Why Samra Habib wrote a memoir about growing up as a queer Muslim woman — and it's now a Canada Reads finalist
In Samra Habib's memoir We Have Always Been Here, the journalist and photographer chronicles a witty, often heavy, but ultimately triumphant coming-of-age. As a child, Habib hid her faith from Islamic extremists in Pakistan and endured racist bullying in Canada, but later came into her own as a proud queer Muslim woman.
The debates were scheduled to take place March 16-19, 2020. Given the ongoing developments with COVID-19 and the related travel concerns, Canada Reads has made the difficult decision to postpone next week's event until we can convene our stellar panel of advocates in front of a live audience.
Canada Reads content will still be featured this week (March 16-20), in a series of one hour programs dedicated to this year's books and authors.
To be inspired and inspire others
"For about five years, I was working on a photo project called Just Me and Allah. I travelled around the world, photographing and interviewing people about trying to find out how people who identify as queer were navigating their relation with Islam. Oftentimes we're a little rejected by mainstream mosques. No matter where I was in the world, I would hear from other young people that there was an absence of role models who openly identified as queer Muslims. I was finding that there was a lack of joy and happiness. When I would read about the queer Muslim experience, it was so connected to trauma. I'm not saying that isn't an important narrative, but I personally have also experienced a lot of joy, a lot of pleasure. I wanted to add that, hoping that it could inspire other people.
"When I was working on the photo documentary, I was very behind the scenes. I did not turn the lens on myself. I was actually uncomfortable [writing the book] because I don't enjoy talking about myself. But I saw a lot of benefit in being honest about my experience. I think there's a lack of queer Muslim narratives and one of the reasons could be that many fear persecution. It's not safe to be an openly queer Muslim person in a lot of different parts of the world, but I don't have to fear. I think I am relatively safe and I thought, 'OK, I can do this without risking a lot.'"
A journey of self-discovery
"Hiding was a theme [I encountered in my life]. I think it's connected to the fact that my family was part of this religious minority in Pakistan. It was drilled into us that we cannot reveal our religious identity because our lives might be compromised.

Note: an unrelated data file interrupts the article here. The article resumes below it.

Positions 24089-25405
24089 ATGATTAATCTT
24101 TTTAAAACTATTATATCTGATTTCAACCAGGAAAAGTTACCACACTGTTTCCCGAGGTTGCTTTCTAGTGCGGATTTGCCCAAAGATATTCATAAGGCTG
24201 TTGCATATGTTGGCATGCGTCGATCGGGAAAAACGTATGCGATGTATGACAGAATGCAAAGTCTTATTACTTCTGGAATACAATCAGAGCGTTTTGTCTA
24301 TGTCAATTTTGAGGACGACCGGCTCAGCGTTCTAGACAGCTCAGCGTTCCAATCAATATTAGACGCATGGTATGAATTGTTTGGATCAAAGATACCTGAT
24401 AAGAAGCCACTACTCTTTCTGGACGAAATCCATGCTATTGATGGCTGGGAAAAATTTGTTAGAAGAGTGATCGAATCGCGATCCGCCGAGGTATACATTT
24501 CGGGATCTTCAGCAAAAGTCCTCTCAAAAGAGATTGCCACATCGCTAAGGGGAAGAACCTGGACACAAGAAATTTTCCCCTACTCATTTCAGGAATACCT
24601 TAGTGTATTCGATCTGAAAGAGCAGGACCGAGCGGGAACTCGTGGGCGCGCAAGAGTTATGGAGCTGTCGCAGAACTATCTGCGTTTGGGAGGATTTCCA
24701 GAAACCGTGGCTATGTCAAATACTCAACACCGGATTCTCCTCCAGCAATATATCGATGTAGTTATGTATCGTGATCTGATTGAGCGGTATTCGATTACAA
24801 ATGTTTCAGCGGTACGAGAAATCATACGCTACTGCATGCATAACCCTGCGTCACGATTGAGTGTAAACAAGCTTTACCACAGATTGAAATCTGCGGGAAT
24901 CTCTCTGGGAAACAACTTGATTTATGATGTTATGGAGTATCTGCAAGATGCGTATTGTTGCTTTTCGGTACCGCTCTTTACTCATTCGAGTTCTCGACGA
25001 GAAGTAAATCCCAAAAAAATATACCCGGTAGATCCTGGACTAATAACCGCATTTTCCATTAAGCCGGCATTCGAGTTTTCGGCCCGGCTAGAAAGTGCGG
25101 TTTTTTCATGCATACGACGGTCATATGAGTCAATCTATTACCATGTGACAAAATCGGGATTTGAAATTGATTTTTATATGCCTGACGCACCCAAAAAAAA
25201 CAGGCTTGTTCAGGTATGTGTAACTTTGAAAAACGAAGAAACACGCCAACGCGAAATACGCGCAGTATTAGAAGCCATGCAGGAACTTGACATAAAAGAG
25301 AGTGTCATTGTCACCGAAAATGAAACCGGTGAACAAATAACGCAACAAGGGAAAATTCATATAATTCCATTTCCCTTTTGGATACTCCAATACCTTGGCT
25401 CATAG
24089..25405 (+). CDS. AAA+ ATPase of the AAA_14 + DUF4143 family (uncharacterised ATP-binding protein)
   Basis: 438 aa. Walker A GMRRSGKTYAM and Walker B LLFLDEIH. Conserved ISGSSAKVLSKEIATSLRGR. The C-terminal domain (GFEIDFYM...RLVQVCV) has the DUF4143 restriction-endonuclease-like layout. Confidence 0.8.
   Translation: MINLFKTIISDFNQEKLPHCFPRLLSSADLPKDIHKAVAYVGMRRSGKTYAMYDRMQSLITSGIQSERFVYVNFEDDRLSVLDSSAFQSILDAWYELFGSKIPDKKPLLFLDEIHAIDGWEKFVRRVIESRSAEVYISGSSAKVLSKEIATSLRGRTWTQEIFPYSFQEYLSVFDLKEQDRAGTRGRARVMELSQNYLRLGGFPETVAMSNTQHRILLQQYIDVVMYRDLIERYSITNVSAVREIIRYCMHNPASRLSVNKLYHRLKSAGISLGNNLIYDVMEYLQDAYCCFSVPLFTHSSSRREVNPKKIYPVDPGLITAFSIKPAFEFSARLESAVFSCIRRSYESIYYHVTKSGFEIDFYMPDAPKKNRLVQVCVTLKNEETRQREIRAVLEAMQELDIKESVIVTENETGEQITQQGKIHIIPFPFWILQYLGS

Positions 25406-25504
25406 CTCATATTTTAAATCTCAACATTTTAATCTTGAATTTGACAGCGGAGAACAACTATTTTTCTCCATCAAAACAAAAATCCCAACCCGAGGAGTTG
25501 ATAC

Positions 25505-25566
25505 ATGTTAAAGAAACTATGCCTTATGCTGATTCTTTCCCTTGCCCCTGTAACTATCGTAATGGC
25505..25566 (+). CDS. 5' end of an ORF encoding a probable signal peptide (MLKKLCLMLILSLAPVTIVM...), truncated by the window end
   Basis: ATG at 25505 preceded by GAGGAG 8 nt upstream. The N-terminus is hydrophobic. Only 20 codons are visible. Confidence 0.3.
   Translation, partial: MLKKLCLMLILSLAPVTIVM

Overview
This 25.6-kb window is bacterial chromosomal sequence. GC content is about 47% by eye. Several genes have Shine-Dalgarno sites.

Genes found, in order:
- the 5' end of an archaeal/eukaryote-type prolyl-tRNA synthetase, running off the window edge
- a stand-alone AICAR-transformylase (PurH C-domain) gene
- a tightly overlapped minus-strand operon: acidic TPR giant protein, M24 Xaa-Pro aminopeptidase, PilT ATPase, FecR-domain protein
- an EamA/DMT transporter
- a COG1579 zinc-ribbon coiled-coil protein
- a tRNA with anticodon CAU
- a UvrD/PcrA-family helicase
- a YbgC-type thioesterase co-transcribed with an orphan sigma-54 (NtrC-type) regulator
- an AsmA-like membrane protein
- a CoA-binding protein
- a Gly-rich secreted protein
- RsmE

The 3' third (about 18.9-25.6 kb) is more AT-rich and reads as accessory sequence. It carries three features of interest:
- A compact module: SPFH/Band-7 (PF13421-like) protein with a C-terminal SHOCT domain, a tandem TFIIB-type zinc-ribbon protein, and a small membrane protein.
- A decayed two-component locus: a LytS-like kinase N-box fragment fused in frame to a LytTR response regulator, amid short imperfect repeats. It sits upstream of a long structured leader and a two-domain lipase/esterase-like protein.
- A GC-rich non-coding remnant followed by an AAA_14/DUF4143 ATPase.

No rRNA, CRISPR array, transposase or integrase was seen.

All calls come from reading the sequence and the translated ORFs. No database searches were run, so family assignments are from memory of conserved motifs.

It was while writing the book that I realized that, even when it came to embracing the fact that I'm queer, I was hiding for a long time.
"It was while writing the book that I realized that, even when it came to embracing the fact that I'm queer, I was hiding for a long time. I was staying in these relationships with straight men or not sharing who I was with people who I was close to. I was still hiding, even though I didn't need to hide anymore. What I'm left with now is the question: What are some of the other things in my life I'm still hiding?"
More than the facts
"I come from a journalism background so I'm used to writing about facts. What was a challenge for me was staying in the moment and describing every single detail — whether it was how things felt, how things smelled, how things looked. It's a nice way to write. It feels sensual to me. One of the comments I get from people is that there are so many smells in the book. I'm glad that came across because it was a lot of work for me to remember how things smelled and be able to describe it."
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Dealing with the past
"I felt like I had to confront myself. I felt that I met myself for the first time while writing the book. I felt I was dragging [my heels] on having to deal with certain parts of my life because I felt like I wasn't ready.
I felt like I had to confront myself. I felt that I met myself for the first time while writing the book.
"When I started to write the book, I realized that I could not do it without starting therapy to have someone to guide me through as I was unearthing these things. I think that was one of the things that was quite healing for me. I don't think I would have been in a healthy place if I hadn't done that. I noticed how after every therapy session, I would come back and add more details to different chapters as a result."
- How poet Hasan Namir learned his gay and Muslim identities could coexist — and found hope in the process
An early morning writer
"I like to write super early in the morning. I feel that is when I'm at my best. My schedule was to write from 5 a.m. to 10 a.m. Sometimes I felt like I was having an out-of-body experience. I listened to the same song over and over again. When I burn incense, I feel that it connects me to my childhood because that is something that my mom did a lot when we were kids. I like to have similar smells around me. I like to have something burning. I also like to read when I'm writing. I find that inspires me."
Samra Habib's comments have been edited for length and clarity. You can see more interviews from the How I Wrote I series here.
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